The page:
Mazda CX‌-30 Forum banner

21 - 29 of 29 Posts

·
Premium Member
2021 Mazda CX-30 AWD Turbo Premiun, Soul Red
Joined
·
33 Posts
Scotty73
What a great post, you are my hero.
Do you think a better battery would help?
I understand it will not change how the car behaves but wonder if a stronger battery will help negate the voltage early warning display.
Hope you have blessed day.
 

·
Registered
Joined
·
4 Posts
A Hello from Canada,

I bought recently a CX-30 and run into this reported behaviour. Hence, I decided to investigate the power management of the vehicle by inserting a Current meter between the negative Battery post and Chassis Ground connection and explored the current draw during the various operating states.

1) When the vehicle is locked and at sleep, after a few minutes the battery current drops to 0.007A or 7mA. This is very good as parking the vehicle for a long time (Airport Parking Lot) wonˋt be much of a problem as any lead acid battery has comparable self discharge rates. Three month non-use should be possible.

2) Whenever the keyfob is used to unlock the car the current initially jumps to 11.7A (with headlights on) and then drops to about 4.5A after the headlights turn off after some 30s. Opening the car door adds 0.5A.

3) entering ACC Mode 1 by pressing the Start Button causes the car electronics to wake up with the center display and dash coming alive. In this state it draws continuously about 4.5A. Playing the radio does not change that, although playing it loudly will increase current draw. That explains why the warning is issued after some 20m.

4) entering ACC mode 2 by pressing the Start Button twice causes current drain to increase to 11.7A.

5) when the car is in sleep mode and you press the map light button, the car wakes up and it draws again 4.5A. The map lights themselves draw only 0.2A. (It is not quite clear, why so much car electronics must activate to simply turn on the map lights. But this is how they design cars nowadays).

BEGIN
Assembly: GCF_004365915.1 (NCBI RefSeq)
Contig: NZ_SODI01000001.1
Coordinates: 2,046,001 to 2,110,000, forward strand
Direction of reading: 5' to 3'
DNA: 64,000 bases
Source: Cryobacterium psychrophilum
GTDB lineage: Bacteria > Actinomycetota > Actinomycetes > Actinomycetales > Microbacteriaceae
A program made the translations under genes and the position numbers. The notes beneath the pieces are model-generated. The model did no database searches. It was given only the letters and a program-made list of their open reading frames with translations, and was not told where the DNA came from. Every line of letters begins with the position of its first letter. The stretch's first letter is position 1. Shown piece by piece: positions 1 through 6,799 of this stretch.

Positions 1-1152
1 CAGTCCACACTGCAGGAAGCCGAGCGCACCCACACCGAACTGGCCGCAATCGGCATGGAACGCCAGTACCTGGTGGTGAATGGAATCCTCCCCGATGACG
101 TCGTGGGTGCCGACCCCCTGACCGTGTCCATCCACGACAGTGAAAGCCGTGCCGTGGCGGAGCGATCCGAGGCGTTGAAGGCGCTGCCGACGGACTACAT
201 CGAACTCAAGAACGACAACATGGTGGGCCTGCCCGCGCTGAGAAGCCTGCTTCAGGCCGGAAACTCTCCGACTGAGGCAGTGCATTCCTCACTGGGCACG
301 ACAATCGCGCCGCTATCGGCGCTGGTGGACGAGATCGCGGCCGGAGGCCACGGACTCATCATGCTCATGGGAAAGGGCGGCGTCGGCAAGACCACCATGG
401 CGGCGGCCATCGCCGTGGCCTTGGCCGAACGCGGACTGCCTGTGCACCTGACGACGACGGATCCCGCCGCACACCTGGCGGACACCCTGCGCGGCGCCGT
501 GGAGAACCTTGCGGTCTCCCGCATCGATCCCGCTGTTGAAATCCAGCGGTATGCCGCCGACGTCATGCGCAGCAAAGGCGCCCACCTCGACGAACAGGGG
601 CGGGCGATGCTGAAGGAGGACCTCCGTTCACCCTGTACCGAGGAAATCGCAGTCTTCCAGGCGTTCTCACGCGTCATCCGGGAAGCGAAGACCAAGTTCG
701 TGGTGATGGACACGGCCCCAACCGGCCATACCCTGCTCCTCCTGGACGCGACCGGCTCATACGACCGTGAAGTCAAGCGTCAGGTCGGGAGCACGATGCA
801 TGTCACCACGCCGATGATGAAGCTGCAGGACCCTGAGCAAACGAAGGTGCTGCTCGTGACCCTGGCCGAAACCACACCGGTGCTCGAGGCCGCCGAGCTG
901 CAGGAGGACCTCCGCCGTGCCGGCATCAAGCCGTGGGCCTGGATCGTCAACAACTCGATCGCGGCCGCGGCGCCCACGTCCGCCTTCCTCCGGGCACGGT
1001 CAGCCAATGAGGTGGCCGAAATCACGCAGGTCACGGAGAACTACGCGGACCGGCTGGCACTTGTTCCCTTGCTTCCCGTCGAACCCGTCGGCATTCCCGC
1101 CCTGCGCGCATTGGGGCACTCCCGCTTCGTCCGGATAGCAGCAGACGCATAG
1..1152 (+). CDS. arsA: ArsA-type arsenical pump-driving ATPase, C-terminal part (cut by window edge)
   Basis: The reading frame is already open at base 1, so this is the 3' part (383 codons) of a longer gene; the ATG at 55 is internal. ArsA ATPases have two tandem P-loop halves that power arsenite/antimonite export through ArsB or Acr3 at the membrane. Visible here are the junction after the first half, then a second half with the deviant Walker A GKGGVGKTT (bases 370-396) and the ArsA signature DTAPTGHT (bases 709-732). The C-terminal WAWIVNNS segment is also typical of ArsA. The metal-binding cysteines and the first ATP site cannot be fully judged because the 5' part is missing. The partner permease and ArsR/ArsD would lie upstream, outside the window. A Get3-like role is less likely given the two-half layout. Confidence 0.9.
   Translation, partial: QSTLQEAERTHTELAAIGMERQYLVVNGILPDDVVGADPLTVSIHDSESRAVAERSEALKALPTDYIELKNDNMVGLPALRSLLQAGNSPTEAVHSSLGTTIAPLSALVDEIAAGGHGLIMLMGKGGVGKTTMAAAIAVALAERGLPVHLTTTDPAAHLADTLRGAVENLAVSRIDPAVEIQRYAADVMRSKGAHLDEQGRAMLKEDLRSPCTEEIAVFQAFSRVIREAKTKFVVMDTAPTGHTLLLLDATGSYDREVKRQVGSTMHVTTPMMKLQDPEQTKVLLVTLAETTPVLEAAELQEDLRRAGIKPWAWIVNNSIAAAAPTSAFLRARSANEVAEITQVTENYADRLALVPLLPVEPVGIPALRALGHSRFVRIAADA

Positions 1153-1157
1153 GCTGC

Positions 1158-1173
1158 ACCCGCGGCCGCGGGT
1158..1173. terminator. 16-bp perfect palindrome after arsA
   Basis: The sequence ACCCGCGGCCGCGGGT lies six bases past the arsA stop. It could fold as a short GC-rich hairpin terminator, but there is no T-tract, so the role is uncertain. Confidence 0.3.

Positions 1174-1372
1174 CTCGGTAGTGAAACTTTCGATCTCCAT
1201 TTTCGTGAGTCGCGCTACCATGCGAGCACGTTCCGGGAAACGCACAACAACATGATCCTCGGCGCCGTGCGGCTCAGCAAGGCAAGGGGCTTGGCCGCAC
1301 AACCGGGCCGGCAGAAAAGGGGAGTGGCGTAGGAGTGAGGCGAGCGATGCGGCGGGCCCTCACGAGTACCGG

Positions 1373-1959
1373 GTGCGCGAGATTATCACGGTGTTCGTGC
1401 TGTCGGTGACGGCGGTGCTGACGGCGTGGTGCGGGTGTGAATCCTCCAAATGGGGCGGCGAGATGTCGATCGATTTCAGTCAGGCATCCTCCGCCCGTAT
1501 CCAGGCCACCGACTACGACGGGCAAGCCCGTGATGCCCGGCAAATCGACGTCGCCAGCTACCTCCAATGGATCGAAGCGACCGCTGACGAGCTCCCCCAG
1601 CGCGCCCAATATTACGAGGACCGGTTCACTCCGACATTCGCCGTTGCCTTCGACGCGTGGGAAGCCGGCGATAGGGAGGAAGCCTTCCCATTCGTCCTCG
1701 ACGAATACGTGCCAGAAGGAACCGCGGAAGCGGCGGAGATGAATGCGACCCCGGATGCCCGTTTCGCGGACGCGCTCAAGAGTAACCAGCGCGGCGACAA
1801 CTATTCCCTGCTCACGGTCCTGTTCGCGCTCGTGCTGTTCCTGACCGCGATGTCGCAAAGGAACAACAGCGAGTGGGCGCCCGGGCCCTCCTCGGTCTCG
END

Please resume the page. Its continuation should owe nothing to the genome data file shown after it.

The following current values are derived by extracting the differences between switch settings as the basic current drain of 4.5A is always present. For example, headlights current is 11.7A - 4.5A = 7.2A.

6) Break lights draw 0.6A

7) headlight draw together 7.2A or 3.6 each.

8) Steering wheel heater draws 4A.

9) when powering the car down, the current stays initially at about 4.5A. After a few minutes it suddenly falls to 0.23A and after another minute or so to return to sleep mode of 7mA.

To put this in perspective with respect to the battery capacity used up by the time you get the first low battery warning, a word might be in order. It is likely, that the fully charged battery is of a 55AH type. Now, with using the radio for 20min you would have consumed 4.5A for 20 minutes or 4.5* 0.33 = 1.5Ah. That means, that in one hour you would use up about 8% of a full battery's capacity. Now, If you were driving a long distance and you get stuck at the ferry terminal waiting for the next ferry, you could safely play your radio for 1-2hours, assuming the battery is in good condition without restarting your engine. Make sure, you are using Accessory Mode 1 which is the first Active state when pressing the Start Button once. If you are not careful and select accidentally ACC Mode 2 you will be drawing almost 12A and draining the battery much faster.

I have not tested yet what happens long term with the doors open. Will the system go back to sleep or continue draining the battery at a 5A rate until it is empty?

I really wish the manufacturer would take those things seriously. It should be possible to leave the vehicle doors open indefinitely without discharging the battery completely. If this is actually the case, the engineers that allow such design flaws should rethink how vehicle technology should be designed. There is absolutely no excuse for letting people be stranded because of those ill-fated design decisions.